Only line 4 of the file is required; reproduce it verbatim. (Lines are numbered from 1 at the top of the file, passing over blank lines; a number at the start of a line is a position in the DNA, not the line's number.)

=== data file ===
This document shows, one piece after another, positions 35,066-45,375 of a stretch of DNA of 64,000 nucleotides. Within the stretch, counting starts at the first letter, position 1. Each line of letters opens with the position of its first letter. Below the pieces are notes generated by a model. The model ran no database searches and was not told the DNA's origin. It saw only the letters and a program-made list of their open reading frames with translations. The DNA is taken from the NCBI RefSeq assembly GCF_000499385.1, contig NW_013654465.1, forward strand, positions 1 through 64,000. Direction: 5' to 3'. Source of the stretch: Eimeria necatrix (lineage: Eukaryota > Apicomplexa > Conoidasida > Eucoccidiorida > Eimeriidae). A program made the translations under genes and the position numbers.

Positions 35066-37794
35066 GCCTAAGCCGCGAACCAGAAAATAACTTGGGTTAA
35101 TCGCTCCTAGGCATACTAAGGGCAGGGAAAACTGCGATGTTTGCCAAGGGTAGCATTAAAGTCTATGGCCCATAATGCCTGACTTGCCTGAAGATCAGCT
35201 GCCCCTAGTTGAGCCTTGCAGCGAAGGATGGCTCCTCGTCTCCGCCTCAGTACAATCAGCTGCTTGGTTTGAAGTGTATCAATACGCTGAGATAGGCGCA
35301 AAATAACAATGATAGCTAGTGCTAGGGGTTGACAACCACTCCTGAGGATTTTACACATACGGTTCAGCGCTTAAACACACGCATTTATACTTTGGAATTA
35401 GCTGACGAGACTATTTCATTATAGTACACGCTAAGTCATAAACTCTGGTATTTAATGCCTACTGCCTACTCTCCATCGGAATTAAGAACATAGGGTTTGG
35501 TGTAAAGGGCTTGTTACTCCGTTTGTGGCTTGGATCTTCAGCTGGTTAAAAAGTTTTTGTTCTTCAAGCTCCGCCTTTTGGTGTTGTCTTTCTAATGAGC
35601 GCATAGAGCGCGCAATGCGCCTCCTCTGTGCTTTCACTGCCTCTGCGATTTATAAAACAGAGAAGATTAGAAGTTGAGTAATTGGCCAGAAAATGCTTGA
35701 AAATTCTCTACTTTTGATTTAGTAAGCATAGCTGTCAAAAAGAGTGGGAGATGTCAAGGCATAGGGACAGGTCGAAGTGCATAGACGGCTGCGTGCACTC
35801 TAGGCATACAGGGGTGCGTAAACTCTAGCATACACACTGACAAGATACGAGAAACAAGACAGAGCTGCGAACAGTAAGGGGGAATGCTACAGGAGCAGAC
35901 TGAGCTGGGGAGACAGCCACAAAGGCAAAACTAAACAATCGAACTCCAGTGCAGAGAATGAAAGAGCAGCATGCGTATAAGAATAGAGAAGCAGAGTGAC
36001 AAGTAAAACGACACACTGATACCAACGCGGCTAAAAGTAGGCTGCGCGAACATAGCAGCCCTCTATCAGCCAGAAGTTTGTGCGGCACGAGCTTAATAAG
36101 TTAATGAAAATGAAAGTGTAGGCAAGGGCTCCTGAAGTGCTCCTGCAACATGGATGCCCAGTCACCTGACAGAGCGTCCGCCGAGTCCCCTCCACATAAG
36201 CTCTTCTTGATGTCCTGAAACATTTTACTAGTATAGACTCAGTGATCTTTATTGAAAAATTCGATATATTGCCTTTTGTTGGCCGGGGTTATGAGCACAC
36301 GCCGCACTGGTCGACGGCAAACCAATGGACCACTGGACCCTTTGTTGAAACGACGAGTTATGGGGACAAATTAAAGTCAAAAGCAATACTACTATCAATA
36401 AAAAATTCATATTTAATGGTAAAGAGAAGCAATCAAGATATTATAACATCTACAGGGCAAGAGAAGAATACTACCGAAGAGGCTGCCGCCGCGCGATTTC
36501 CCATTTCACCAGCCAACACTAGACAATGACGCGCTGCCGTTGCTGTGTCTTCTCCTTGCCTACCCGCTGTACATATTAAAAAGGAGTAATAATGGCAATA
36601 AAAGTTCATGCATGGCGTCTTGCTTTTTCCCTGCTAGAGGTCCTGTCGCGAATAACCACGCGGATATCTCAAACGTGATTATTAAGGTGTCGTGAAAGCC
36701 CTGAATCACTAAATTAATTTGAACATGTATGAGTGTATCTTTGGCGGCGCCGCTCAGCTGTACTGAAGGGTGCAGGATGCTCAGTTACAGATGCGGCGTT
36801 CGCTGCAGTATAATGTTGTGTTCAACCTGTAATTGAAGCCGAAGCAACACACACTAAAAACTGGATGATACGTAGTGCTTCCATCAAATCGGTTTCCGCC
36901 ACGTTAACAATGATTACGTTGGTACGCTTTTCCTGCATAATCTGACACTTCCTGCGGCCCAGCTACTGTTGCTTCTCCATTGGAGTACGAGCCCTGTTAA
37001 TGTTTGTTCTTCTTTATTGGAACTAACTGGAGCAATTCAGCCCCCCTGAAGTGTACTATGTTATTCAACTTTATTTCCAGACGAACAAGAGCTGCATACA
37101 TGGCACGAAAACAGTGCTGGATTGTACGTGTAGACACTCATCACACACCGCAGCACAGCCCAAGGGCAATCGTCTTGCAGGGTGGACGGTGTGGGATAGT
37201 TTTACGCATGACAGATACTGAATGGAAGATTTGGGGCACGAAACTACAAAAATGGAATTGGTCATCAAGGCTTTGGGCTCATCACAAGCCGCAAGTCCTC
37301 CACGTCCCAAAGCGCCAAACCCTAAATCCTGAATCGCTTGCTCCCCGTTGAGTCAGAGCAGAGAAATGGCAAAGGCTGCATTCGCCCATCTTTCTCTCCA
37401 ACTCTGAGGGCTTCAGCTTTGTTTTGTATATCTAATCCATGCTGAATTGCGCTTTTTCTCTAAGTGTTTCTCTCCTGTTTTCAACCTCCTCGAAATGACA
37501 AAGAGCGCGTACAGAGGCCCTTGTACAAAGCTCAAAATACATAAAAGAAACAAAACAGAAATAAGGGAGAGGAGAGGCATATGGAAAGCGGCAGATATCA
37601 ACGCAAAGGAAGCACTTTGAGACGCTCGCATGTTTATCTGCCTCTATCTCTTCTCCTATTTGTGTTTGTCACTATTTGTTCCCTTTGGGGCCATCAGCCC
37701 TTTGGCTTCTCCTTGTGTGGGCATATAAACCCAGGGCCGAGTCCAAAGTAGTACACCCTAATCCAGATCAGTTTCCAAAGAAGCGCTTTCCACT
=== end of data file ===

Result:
35101 TCGCTCCTAGGCATACTAAGGGCAGGGAAAACTGCGATGTTTGCCAAGGGTAGCATTAAAGTCTATGGCCCATAATGCCTGACTTGCCTGAAGATCAGCT